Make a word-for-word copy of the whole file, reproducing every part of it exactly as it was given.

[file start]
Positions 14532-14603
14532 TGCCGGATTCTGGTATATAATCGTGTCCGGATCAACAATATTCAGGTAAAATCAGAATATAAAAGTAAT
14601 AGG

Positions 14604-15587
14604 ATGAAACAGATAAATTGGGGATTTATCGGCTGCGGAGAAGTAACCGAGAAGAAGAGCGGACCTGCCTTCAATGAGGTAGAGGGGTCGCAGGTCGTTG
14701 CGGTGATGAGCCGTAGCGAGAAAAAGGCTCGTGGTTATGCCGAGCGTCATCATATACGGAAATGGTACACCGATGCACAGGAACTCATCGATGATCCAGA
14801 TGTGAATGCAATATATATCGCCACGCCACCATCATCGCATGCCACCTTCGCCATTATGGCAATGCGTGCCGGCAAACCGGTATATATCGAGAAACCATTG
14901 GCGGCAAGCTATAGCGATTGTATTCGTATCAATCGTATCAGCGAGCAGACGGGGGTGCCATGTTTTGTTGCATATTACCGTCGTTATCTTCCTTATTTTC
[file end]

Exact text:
Positions 14532-14603
14532 TGCCGGATTCTGGTATATAATCGTGTCCGGATCAACAATATTCAGGTAAAATCAGAATATAAAAGTAAT
14601 AGG

Positions 14604-15587
14604 ATGAAACAGATAAATTGGGGATTTATCGGCTGCGGAGAAGTAACCGAGAAGAAGAGCGGACCTGCCTTCAATGAGGTAGAGGGGTCGCAGGTCGTTG
14701 CGGTGATGAGCCGTAGCGAGAAAAAGGCTCGTGGTTATGCCGAGCGTCATCATATACGGAAATGGTACACCGATGCACAGGAACTCATCGATGATCCAGA
14801 TGTGAATGCAATATATATCGCCACGCCACCATCATCGCATGCCACCTTCGCCATTATGGCAATGCGTGCCGGCAAACCGGTATATATCGAGAAACCATTG
14901 GCGGCAAGCTATAGCGATTGTATTCGTATCAATCGTATCAGCGAGCAGACGGGGGTGCCATGTTTTGTTGCATATTACCGTCGTTATCTTCCTTATTTTC